Now if you measure the pants waist from back to front you see that  (in my case at least) I have 15". If I cut two of this pattern piece I'll have the 30" I'm hoping for. Except for one flaw.
If you cut the V gap out where the placket will go then you have to account for the fact that the 2" gap at the top will be closed.


That's right, your pattern will be 4 bloody inches smaller than you planned.


The way around this is not to cut out the V at the top. Instead, you will leave the fabric in the placket V, and when you're ready, just cut a straight line from the waist to the point of the V. This will give you a place to put your placket without sacrificing any inches at the waistline.


If you jumped ahead of this point (I know some of you did) I have devised a way of fixing this problem if you have already cut out your pattern pieces with the V open. (more on that at the end of the post).

But first, we need to trace out a back facing piece. Unlike modern sewing patterns, many vintage patterns required the seamstress to devise her own facings. This is one of those patterns. Here I have traced a facing piece off of the back half of my pattern piece.

Start at one end where the edge of the placket will go. Since we're adjusting where the placket will go on this pattern to fix the design flaw, instead of starting the facing at the placket edge, start tracing your facing at the exact center of the current placket V. The other end should be at the center back seam line, not including the length of the center back seam allowance. Make sure you do this with the dart still pinned closed. Include your seam allowance at the waistline.


The back facing without the back seam allowance included.
Well that's enough of that though. For anyone who made the mistake of cutting out their placket V in your fabric already, here is a fix:
Trace the following over your pants pattern piece. This will be a wide placket replacement, almost like a fly.


One the left side I have a 1/4" allowance to sew the placket extension to the front end of the tap pants.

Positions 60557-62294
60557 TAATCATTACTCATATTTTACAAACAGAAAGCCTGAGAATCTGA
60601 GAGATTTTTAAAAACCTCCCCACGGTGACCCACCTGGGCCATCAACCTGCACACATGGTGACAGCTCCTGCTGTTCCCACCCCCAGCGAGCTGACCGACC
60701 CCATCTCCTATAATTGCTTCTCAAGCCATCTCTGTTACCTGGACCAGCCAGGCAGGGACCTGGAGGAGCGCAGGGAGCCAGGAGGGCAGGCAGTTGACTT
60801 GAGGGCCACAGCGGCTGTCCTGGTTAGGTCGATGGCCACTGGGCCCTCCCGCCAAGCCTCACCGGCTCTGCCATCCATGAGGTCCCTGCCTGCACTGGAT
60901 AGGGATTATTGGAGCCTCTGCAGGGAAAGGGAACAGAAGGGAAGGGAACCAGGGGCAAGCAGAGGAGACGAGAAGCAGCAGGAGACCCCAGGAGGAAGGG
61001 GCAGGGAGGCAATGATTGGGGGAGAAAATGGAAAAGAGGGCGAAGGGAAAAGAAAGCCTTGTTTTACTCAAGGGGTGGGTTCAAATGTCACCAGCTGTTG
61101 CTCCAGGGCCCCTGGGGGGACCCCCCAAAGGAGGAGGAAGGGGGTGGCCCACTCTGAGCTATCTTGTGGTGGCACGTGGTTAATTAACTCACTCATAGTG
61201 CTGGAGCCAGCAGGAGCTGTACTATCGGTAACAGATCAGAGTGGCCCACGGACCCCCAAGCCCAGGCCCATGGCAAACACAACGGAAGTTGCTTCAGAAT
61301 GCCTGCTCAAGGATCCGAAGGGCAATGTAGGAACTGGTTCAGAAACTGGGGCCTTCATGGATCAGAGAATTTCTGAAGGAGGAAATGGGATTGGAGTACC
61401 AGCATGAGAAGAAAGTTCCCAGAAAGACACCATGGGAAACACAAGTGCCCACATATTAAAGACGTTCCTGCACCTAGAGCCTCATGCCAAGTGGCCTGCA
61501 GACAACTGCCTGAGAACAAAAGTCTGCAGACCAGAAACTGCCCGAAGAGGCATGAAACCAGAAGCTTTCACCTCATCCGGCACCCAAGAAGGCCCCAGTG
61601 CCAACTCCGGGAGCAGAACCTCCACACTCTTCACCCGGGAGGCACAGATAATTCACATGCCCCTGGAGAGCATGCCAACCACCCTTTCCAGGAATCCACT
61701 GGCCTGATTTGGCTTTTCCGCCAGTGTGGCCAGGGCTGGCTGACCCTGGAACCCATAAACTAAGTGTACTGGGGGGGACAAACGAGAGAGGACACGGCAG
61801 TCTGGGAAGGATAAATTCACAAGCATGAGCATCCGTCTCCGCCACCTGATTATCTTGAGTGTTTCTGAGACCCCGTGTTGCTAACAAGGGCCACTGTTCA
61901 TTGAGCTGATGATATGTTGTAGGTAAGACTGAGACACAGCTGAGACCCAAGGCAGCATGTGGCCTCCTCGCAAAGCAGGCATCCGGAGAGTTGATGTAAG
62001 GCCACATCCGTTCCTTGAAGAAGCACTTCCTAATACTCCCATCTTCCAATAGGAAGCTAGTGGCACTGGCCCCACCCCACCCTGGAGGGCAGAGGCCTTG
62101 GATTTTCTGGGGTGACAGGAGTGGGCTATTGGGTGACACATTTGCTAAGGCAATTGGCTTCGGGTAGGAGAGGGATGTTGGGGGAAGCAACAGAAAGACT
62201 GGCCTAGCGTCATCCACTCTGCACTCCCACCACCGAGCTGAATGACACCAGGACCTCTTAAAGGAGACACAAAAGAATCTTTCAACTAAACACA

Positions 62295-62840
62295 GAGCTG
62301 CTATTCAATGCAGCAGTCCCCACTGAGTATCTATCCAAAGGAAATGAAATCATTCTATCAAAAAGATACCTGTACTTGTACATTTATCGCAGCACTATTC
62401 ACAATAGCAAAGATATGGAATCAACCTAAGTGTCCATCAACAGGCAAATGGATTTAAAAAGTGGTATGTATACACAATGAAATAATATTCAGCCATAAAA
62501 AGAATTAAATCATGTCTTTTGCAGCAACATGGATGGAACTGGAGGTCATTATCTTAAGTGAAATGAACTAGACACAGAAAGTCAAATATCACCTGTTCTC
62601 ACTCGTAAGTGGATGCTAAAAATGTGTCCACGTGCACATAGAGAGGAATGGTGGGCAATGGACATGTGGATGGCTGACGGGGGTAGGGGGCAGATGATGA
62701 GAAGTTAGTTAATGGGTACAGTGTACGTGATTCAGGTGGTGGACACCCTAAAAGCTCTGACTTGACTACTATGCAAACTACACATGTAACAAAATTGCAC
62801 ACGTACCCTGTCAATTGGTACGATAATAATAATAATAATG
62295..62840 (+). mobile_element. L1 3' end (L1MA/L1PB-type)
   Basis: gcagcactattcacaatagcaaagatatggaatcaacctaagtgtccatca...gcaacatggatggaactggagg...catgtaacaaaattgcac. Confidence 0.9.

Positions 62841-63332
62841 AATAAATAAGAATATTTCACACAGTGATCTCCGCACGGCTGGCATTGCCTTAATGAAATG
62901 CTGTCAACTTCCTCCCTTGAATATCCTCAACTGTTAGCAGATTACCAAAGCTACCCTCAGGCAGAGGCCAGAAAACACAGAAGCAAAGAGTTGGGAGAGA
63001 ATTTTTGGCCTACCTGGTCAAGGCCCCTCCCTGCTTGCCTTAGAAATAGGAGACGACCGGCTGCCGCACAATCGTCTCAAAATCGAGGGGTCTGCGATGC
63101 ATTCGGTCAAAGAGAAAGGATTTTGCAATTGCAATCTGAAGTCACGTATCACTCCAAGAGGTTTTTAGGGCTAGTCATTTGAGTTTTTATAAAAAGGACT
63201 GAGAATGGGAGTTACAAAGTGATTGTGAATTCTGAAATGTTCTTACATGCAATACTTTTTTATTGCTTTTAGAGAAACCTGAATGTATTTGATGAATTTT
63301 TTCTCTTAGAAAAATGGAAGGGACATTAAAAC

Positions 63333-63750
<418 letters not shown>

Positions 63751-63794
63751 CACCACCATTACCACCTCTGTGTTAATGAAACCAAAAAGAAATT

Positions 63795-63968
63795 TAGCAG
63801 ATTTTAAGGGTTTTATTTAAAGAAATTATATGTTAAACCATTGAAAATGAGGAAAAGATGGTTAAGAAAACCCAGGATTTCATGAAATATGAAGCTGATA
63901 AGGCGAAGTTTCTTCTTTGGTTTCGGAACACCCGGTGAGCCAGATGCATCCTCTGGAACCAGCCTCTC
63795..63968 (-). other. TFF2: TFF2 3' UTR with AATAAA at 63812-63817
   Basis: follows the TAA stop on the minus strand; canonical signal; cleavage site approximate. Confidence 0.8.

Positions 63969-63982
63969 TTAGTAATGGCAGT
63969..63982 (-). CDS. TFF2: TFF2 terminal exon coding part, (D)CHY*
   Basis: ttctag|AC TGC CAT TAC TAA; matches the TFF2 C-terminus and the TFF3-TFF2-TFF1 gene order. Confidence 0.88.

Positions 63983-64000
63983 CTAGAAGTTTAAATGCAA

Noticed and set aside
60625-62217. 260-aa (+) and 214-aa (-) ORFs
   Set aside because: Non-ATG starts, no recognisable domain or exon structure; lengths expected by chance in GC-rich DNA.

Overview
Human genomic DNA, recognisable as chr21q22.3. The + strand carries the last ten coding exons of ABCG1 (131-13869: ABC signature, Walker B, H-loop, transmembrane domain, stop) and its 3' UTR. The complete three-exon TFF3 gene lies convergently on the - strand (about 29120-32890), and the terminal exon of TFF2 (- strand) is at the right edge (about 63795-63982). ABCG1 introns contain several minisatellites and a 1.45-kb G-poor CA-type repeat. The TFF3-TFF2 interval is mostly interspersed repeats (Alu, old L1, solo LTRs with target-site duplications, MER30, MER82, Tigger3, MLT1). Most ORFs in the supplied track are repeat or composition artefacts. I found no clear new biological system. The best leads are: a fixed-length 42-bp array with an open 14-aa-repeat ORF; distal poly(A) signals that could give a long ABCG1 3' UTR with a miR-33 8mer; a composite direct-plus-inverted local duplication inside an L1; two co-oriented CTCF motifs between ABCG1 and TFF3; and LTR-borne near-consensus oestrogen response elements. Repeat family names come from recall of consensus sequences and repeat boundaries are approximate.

Cut out two, one for each side, and mark each replacement placket piece so you can tell the Left side from the Right. I did this with a pin.


Above you can see the evil misleading gap of doom, and below you can see how the extension placket is stitched to one end of the yoke/ pants side, and it will close with buttons under the now bound edge of the placket opening.


More to come soon on cutting out your tap pants, yoke and facings, and other mayhem and whatnot.

4 comments:

  1. Thank you so much for these sew-a-longs! I love your patterns and can't wait to finally get to sit down and make some unmentionables. These tutorials are so helpful!!

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  2. I absolutely love it when sew-alongs come complete with mayhem. It's always good to know what can go wrong (and that other people have problems with these things).
    I am just finishing my first pair now, and have made every mistake you've mentioned plus a couple even more imaginative ones. I'll post pics tomorrow.

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  3. I know you're very busy with affordable manicures and such, but when does the sew along continue?

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  4. Yet again I'm sorry it should read:
    I know you're very busy with affordable manicures and such :P , but when does the sew along continue?

    ReplyDelete